Why is there so much bullshit? Of course it is impossible to be sure
that there is relatively more of it nowadays than at other times.
There is more communication of all kinds in our time than ever before,
but the proportion that is bullshit may not have increased. Without
assuming that the incidence of bullshit is actually greater now, I
will mention a few considerations that help to account for the fact
that it is currently so great.
Bullshit is unavoidable whenever circumstances require someone to talk
without knowing what he is talking about. Thus the production of
bullshit is stimulated whenever a person’s obligations or
opportunities to speak about some topic are more excessive than his
knowledge of the facts that are relevant to that topic. This
discrepancy is common in public life, where people are frequently
impelled — whether by their own propensities or by the demands of
others — to speak extensively about matters of which they are to some
degree ignorant. Closely related instances arise from the widespread
conviction that it is the responsibility of a citizen in a democracy
to have opinions about everything, or at least everything that
pertains to the conduct of his country’s affairs. The lack of any
significant connection between a person’s opinions and his
apprehension of reality will be even more severe, needless to say, for
someone who believes it his responsibility, as a conscientious moral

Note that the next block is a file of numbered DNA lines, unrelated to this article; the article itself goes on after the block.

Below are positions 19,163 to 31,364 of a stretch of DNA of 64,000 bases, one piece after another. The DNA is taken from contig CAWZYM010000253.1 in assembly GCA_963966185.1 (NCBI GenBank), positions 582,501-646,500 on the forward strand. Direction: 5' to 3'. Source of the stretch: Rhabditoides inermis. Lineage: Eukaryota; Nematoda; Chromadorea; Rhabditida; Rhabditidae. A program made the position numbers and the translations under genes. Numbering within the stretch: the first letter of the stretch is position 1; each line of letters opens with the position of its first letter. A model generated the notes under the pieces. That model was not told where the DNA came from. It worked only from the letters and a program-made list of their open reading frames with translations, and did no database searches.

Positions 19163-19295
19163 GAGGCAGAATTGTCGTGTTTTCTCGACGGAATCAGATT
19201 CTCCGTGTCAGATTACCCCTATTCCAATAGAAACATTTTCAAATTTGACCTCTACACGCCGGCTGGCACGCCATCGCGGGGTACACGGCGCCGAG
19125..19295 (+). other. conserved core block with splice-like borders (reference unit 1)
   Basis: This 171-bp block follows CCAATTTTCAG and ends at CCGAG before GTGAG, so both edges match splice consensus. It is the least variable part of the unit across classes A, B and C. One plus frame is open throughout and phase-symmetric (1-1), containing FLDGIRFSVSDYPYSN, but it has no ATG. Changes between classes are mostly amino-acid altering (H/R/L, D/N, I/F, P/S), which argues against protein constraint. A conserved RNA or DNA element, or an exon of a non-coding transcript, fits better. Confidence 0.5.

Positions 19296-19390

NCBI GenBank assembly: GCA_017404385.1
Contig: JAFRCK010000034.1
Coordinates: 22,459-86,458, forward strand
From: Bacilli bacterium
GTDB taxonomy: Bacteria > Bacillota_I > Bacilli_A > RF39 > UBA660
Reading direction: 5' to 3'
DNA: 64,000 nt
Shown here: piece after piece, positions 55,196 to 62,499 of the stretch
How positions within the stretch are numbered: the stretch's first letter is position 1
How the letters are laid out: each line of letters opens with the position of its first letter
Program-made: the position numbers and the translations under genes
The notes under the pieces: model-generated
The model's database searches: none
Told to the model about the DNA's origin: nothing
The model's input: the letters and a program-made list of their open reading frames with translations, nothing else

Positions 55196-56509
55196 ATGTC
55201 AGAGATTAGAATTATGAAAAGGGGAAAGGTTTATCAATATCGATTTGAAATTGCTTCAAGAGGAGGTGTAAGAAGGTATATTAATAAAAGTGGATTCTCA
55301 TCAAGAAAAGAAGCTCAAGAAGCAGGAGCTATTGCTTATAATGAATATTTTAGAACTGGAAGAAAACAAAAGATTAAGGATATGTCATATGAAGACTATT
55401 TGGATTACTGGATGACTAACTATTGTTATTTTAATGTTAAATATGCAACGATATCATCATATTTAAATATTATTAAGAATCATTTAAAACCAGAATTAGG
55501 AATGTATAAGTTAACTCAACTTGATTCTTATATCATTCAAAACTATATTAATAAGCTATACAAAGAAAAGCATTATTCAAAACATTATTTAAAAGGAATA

agent, to evaluate events and conditions in all parts of the world.
The contemporary proliferation of bullshit also has deeper sources, in
various forms of skepticism which deny that we can have any reliable
access to an objective reality and which therefore reject the
possibility of knowing how things truly are. These “anti-realist”
doctrines undermine confidence in the value of disinterested efforts
to determine what is true and what is false, and even in the
intelligibility of the notion of objective inquiry. One response to
this loss of confidence has been a retreat from the discipline
required by dedication to the ideal of correctness to a quite
different sort of discipline, which is imposed by pursuit of an
alternative ideal of sincerity. Rather than seeking primarily to
arrive at accurate representations of a common world, the individual
turns toward trying to provide honest representations of himself.
Convinced that reality has no inherent nature, which he might hope to
identify as the truth about things, he devotes himself to being true
to his own nature. It is as though he decides that since it makes no
sense to try to be true to the facts, he must therefore try instead to
be true to himself.
But it is preposterous to imagine that we ourselves are determinate,
and hence susceptible both to correct and to incorrect descriptions,
while supposing that the ascription of determinacy to anything else
has been exposed as a mistake. As conscious beings, we exist only in
response to other things, and we cannot know ourselves at all without
knowing them. Moreover, there is nothing in theory, and certainly
nothing in experience, to support the extraordinary judgment that it
is the truth about himself that is the easiest for a person to know.
Facts about ourselves are not peculiarly solid and resistant to
skeptical dissolution. Our natures are, indeed, elusively
insubstantial — notoriously less stable and less inherent than the
natures of other things. And insofar as this is the case, sincerity
itself is bullshit.
Harry G. Frankfurt, On Bullshit, Princeton University Press, pp. 62-67